Real Estate: If you love the city you live in and would like to purchase a property, you can use $10,000 and avoid paying any penalties on it as well. This is another great reason to get the Company match. Lets say you’re moving from State 1 to State 2 (a place you’d love to live forever), when you move… it may be a good time to buy that first property. To keep it simple, if you had $5,000 and got a $5,000 match, you’re now unlocking ~$6,000-7,000 post taxes despite contributing the equivalent of ~$3,000-3,500 on a post tax basis.
Summary: You’re going to mirror the S&P with the funds offered by your Company. Ideally something that is practically equivalent to an ETF of the S&P 500. After that there are two scenarios where you can unlock more value with 1) roth IRA roll over assuming you are certain your tax bracket will change for the next few years and 2) using $10,000 to fund part of a real estate purchase.
That is our summary of retirement accounts and you’ll never have to search for it again on this website. We used to recommend maxing them out but… that just doesn’t make any sense. All it does is lock up slightly more money for a longer period of time when you should be financially set *well* before you’re anywhere near 60 years old. If you’re financially set, the money sitting in these accounts are essentially meaningless.
Why Retirement Accounts Will Be Meaningless
When you begin making money from your product based Company, you’ll no longer care about your Retirement accounts. This is due to life style changes and the need for cash flow over net worth. Do you really *need* $500,000 in retirement if you’re already financially independent? The answer is no of course. If you’re already making enough passive income to more than cover your cost of living, there is no need for the extra money that will be available at age 60 (or higher if they change the laws).
Psychology of Retirement Accounts: It seems that retirement accounts were set up to make people feel richer than they really are. When calculating net worth it should always be done on a post tax basis. How is $500K in a 401K account equal to $500K in a brokerage account? They are 100% unequal. Even if the retirement account is all post tax money… It still doesn’t work. There is a 10% penalty to be paid so it would be 90% of that value. Either way. The account offers a false sense of security because it seems like you have more money than you do. $500K in a pre-tax account is = to somewhere around $250-300K.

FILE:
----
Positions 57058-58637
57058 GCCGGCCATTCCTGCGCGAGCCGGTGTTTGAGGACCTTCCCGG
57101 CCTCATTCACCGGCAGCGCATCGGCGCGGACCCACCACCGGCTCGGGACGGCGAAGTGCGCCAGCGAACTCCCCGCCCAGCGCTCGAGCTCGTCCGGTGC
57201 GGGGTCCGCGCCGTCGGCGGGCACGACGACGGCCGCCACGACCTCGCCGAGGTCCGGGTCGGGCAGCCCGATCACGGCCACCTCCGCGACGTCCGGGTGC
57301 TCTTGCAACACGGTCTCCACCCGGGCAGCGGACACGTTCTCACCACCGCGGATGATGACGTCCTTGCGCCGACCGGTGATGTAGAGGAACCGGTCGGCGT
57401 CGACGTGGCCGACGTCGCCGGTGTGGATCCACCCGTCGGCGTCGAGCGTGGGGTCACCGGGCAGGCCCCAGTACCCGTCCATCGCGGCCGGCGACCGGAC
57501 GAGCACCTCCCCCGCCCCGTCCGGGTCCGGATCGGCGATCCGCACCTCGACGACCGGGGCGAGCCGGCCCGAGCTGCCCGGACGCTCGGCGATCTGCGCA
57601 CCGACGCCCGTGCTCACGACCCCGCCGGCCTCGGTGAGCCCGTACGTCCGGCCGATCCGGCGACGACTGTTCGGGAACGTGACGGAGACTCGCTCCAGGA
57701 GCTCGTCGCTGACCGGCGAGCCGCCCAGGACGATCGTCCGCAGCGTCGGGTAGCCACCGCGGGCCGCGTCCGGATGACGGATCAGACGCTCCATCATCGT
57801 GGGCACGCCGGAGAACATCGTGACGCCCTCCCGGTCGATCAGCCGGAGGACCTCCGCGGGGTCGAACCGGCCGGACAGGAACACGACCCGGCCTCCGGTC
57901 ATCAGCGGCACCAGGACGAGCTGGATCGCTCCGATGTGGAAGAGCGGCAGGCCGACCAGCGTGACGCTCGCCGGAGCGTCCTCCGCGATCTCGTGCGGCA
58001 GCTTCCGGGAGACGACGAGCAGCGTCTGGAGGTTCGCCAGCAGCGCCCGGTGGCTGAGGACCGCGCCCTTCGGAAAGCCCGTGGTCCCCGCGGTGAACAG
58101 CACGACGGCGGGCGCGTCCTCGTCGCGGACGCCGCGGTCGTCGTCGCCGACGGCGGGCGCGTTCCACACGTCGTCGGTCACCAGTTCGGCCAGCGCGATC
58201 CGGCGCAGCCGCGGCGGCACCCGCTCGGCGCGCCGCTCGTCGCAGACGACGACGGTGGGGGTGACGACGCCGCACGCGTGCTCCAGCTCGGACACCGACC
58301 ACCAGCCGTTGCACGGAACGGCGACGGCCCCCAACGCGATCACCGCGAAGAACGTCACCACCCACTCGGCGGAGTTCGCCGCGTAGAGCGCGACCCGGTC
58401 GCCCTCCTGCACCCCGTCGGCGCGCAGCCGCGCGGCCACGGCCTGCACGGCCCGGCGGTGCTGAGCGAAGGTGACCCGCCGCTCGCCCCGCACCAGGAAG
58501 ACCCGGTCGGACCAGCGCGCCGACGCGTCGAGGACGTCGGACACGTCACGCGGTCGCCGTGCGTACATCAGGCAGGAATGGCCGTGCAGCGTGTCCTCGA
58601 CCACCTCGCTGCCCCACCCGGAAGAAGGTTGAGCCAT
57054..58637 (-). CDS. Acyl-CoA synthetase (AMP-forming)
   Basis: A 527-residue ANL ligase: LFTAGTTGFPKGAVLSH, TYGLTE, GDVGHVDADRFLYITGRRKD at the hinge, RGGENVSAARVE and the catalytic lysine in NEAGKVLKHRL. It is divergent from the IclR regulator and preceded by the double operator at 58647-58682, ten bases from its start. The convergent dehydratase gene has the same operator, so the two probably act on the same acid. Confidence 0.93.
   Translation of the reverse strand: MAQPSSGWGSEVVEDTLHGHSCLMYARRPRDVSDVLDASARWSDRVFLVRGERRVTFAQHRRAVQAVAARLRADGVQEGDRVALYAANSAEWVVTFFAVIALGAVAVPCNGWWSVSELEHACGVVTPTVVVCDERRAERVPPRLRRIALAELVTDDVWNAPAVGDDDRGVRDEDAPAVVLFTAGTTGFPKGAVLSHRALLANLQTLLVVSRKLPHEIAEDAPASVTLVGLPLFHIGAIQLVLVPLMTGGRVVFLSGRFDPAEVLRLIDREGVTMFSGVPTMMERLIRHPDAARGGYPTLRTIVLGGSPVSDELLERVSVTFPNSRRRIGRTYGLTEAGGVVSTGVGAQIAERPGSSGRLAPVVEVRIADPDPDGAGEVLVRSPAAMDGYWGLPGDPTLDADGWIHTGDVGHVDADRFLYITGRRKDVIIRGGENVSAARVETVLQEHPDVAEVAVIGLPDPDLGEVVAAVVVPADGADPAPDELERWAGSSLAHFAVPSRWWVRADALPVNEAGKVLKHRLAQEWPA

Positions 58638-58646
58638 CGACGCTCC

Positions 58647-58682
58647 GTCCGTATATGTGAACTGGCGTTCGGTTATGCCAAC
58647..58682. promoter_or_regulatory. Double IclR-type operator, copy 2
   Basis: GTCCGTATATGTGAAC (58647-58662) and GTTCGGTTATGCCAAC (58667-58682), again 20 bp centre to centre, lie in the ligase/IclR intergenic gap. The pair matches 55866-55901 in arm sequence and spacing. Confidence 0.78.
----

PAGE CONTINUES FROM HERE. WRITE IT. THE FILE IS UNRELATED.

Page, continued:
Retirement Accounts Offer No Cash Flow: Since the money can’t be withdrawn without penalties, it certainly does not offer any cash flow. So for 40+ years you’ll see $0 except for the psychology of knowing there is money floating around in a financial system out there… that can be obtained for an outrageous penalty. Without the cash flow it doesn’t help you live your day to day life once you’re financially independent (money is locked up for over 30 years… assuming you’re a millionaire within 10 years).
Forced Check Ups: This is probably the biggest drag. Who is running the retirement account? If you’re in an awful situation where all of the offerings are fund managers charging 1% for something that mirrors the S&P 500, you’re in trouble. You’ll likely underperform the market which is not good. So you’ll be thrilled when you you’re officially done working and take all the retirement accounts over to Vanguard for the lowest fees possible to mirror the S&P.
Why You Won’t Want to Retire
Here is the kicker. Most people (not our readership) long for retirement because they don’t want to do repetitive tasks that make someone else richer. Over and over and over again. Instead you’ll want to strike it out on your own and make money for yourself (only way to get rich is with a business). Once this happens and you begin making money on your own, you’ll have no interest in sitting on the beach all day. You’ll be interested in earning money from your new venture.
Once this becomes exciting or “entertaining” for you, there is no turning back. There is no reason to stop earning money from your venture because you enjoy it. Who would retire from doing something they enjoy?
The question laid out above is very important. Retirement accounts are set up under the *assumption* that you hate working. Therefore, the entire system knows you’re unhappy working. Now… Who would want to be part of that system?